Relating to a Public That Doesn’t Relate with Agriculture
Society is changing, and the connection back to the farm is declining. Agriculture is facing the challenge of relating to a public that doesn’t relate with agriculture. Wes Jamison, Professor of Public Relations at Palm Beach Atlantic University, says it anti-ag groups, specifically anti-animal agriculture groups, are very successful in their mission…
“Well, they understand the language of the consumer. They understand how to create and craft a message that speaks in that language, and approaches in terms the consumer can understand and then react to. And they repeat those over and over and pretty soon people begin to listen.
“And in conjunction with that message they make it very easy to comply. They say ‘feel guilty about what you’re doing, but don’t change, just help us help the animals.’”
NAFTA Withdrawal Threat Already Affecting U.S. Trade
Even though the Trump Administration hasn’t followed through on a potential threat to withdraw from the North American Free Trade Agreement, the possibility is already affecting the U.S. Grain Trade. The fifth round of talks wrapped up recently in Mexico, with all sides promising to get the deal done “as soon as possible.” Tom Sleight, president of the U.S. Grains Council says U.S. competitors are already starting to increase their trade to current U.S. trading partners. “The U.S. is no longer seen as a reliable supplier, which is really alarming to us in terms of the investment we’ve put into making our economies and businesses intertwine over the last 35 years”.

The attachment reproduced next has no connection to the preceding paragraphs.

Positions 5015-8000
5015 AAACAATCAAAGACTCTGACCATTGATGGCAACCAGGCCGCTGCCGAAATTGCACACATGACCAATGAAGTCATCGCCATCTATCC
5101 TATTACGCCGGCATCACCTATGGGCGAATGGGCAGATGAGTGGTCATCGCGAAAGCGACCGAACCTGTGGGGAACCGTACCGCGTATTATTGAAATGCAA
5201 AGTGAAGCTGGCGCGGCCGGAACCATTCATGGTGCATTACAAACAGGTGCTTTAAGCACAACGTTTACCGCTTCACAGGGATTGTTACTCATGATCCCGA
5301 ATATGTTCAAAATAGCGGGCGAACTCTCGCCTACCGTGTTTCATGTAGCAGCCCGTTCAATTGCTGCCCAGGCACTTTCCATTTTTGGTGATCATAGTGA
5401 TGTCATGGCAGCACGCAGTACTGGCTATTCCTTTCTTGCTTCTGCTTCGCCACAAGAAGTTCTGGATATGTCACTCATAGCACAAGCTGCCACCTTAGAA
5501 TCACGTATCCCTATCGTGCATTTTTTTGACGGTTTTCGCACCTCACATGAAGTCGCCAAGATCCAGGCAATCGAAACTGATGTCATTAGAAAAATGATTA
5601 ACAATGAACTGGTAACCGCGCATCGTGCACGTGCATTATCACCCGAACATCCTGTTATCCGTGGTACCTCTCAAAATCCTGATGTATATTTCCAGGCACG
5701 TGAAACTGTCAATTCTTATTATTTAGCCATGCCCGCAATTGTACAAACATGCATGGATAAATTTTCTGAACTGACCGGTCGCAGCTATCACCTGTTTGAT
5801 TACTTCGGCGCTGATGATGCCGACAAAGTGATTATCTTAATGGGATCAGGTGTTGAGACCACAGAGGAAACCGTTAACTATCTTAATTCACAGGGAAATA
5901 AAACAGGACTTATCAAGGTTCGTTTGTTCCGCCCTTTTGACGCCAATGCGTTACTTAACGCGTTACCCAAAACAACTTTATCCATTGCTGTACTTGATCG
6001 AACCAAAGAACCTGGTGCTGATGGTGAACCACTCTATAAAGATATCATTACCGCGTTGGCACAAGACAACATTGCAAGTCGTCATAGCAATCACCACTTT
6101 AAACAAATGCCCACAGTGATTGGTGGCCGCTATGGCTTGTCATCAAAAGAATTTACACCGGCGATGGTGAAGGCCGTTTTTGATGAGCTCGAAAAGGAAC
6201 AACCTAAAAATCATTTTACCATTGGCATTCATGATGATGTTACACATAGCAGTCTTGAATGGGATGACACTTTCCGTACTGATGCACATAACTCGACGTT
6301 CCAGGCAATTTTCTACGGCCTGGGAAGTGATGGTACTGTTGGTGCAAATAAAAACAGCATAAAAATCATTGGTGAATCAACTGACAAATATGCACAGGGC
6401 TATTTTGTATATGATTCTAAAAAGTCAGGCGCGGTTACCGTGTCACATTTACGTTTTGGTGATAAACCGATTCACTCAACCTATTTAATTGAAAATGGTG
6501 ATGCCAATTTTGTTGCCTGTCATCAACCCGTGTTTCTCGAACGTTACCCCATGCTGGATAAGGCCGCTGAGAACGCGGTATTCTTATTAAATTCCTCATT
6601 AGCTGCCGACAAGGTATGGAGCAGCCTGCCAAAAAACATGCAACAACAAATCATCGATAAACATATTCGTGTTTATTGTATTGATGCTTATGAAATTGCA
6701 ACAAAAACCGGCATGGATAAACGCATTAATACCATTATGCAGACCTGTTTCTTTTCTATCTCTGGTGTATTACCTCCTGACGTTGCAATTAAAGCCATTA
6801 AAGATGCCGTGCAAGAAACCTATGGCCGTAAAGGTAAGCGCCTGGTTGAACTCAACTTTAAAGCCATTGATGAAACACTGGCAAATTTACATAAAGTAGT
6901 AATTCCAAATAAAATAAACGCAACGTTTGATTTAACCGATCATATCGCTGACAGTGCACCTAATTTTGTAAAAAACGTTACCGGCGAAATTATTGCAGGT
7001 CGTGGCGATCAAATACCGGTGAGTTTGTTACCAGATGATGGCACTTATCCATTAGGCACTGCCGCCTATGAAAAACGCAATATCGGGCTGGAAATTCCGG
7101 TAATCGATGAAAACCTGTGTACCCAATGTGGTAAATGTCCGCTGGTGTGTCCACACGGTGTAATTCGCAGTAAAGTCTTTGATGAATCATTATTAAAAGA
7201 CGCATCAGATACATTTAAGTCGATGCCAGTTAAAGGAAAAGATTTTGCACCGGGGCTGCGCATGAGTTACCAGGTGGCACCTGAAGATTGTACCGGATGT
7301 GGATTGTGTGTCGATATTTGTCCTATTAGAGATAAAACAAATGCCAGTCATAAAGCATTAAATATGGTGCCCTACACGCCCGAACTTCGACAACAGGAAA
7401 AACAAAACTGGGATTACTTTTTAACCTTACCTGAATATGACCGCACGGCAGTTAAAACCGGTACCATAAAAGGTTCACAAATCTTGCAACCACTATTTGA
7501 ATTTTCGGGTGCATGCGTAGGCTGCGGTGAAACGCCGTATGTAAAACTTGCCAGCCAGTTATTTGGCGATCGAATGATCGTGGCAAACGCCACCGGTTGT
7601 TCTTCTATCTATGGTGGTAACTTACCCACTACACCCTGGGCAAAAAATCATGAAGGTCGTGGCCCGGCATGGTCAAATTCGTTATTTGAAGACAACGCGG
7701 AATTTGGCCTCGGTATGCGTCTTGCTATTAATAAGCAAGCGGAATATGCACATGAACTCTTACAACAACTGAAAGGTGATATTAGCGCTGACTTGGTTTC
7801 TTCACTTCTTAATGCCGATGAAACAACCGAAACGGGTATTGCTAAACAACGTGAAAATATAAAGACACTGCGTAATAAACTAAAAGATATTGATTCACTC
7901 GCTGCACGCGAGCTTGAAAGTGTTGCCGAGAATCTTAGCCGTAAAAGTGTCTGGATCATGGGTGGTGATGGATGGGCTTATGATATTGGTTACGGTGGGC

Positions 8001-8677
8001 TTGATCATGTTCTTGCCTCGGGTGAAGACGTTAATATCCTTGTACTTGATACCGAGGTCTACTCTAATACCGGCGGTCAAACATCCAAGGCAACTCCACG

Crawford Renews Calls to Open Ag Trade with Cuba
Arkansas Representative Rick Crawford is renewing his call to open agricultural trade with Cuba. The Republican says his proposal is an alternative to repealing the Cuban trade embargo, allowing the U.S. to tap into Cuba’s $2 billion agricultural market, according to Politico. Crawford first proposed the bill in January that would cut back restrictions on U.S. financing for agriculture exports, allowing Cubans to purchase U.S. products with credit. Current law allows U.S. producers to legally export agricultural products, but they must be paid in cash and cannot offer credit.